The Fellowship of the Miserable
Whiny, petulant, entitled, self-important—no, it’s not Boston fans we’re talking about, it’s Boston sportswriters. How did the sports media in this town, once the envy of the nation, become so awful?
The Lodge, as Boston’s stuffy sports-media establishment is called, is home to such luminaries as, from left, 98.5 The Sports Hub’s Tony Massarotti, the Globe’s Dan Shaughnessy, WEEI’s Glenn Ordway, and the Globe’s Nick Cafardo. Photos by Getty Images (Shaughnessy, Ordway); Boston Globe (Cafardo); John Soares Photography (Massarotti); AP Images (Bird, Williams). (All Illustrations by John Ueland)
In late July, Red Sox first baseman Adrian Gonzalez sent the organization’s top brass a text message to complain about the team’s manager, Bobby Valentine. It was by then clear that the season was lost. Valentine had clashed with his players since spring training and, despite the team’s bloated payroll and perennially high expectations, the Red Sox looked certain to miss the playoffs for the third straight year. In response to Gonzalez’s message, two of the Sox’s owners, John Henry and Larry Lucchino, called a meeting with a handful of players to hash things out. The players, including star second baseman Dustin Pedroia, ripped Valentine behind his back. They didn’t just air a few petty grievances, they all but mutinied, declaring that they didn’t want to play for Valentine anymore.
That incident, plus several more that reflected poorly on the manager, were revealed in an explosive story published by Yahoo! Sports on August 14. Written by Jeff Passan, the article followed a June report by ESPN’s Buster Olney that called the Red Sox a “splintered group” and described the team’s clubhouse as “toxic.”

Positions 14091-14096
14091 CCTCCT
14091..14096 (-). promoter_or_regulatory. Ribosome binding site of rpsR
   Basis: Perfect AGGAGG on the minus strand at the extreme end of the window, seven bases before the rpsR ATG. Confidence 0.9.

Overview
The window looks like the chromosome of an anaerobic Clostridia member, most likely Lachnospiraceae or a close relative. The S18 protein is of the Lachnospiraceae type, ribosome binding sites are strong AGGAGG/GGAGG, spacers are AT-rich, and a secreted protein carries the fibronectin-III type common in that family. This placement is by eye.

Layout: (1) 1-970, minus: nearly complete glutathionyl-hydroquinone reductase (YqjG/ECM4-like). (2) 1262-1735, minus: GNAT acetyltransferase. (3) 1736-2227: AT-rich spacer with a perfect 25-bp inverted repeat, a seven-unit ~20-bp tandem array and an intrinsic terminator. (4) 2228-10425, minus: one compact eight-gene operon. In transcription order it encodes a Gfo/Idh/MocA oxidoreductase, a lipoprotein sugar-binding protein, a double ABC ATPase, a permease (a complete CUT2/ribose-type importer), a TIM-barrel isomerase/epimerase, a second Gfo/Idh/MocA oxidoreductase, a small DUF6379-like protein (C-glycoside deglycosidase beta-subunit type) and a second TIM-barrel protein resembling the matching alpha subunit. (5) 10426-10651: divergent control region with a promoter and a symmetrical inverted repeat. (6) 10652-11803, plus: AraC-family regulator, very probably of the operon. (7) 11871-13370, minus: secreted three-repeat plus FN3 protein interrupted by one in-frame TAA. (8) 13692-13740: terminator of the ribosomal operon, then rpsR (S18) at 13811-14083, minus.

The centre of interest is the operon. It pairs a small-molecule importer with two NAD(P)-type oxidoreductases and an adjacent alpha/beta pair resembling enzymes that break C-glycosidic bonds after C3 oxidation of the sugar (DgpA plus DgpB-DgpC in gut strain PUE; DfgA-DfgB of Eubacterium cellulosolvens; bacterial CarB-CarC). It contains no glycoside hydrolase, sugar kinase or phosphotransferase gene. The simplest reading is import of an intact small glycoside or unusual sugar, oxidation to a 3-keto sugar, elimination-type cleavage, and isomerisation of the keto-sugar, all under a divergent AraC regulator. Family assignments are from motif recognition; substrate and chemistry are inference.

Whoever was at fault for the chaos that had descended on the team—Valentine, the players, ownership—it was clearly a massive story. Unless, that is, you happened to work as a sportswriter in Boston. While national reporters parachuted in to break a big story—as they’ve been doing with increasing frequency of late—the local press simply missed the boat. In fact, some of the Sox beat writers insisted in the aftermath of the bombshell story that Passan had gotten it all wrong. For instance, the Globe’s Nick Cafardo—who devoted so much effort to (bizarrely) defending Valentine throughout last season that he seemed to miss the larger story of a franchise crumbling around him—wrote a column arguing that what Passan’s piece showed above all else was that it was the Red Sox players rather than the manager who were the real problem. “The behavior of players as described in the Jeff Passan Yahoo! Sports story,” Cafardo wrote, “was downright disgusting.” Maybe so, but what was missing entirely from Cafardo’s take was any mention of what Valentine had done to create his own problems. Instead, Cafardo excused some of Valentine’s transgressions, including publicly questioning third baseman Kevin Youkilis’s commitment early in the season, a comment that Cafardo insisted would have been no big deal back in the ’70s and ’80s—decades that occurred, you know, 30 or 40 years ago.